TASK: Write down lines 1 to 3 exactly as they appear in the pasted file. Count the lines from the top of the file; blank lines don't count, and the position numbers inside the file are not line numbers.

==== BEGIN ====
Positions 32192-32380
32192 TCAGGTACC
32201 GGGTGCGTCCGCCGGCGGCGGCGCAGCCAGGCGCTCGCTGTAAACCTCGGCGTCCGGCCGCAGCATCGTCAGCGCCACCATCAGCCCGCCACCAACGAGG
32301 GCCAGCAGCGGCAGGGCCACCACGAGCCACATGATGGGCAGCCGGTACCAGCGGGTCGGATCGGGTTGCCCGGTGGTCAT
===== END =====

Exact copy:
Positions 32192-32380
32192 TCAGGTACC
32201 GGGTGCGTCCGCCGGCGGCGGCGCAGCCAGGCGCTCGCTGTAAACCTCGGCGTCCGGCCGCAGCATCGTCAGCGCCACCATCAGCCCGCCACCAACGAGG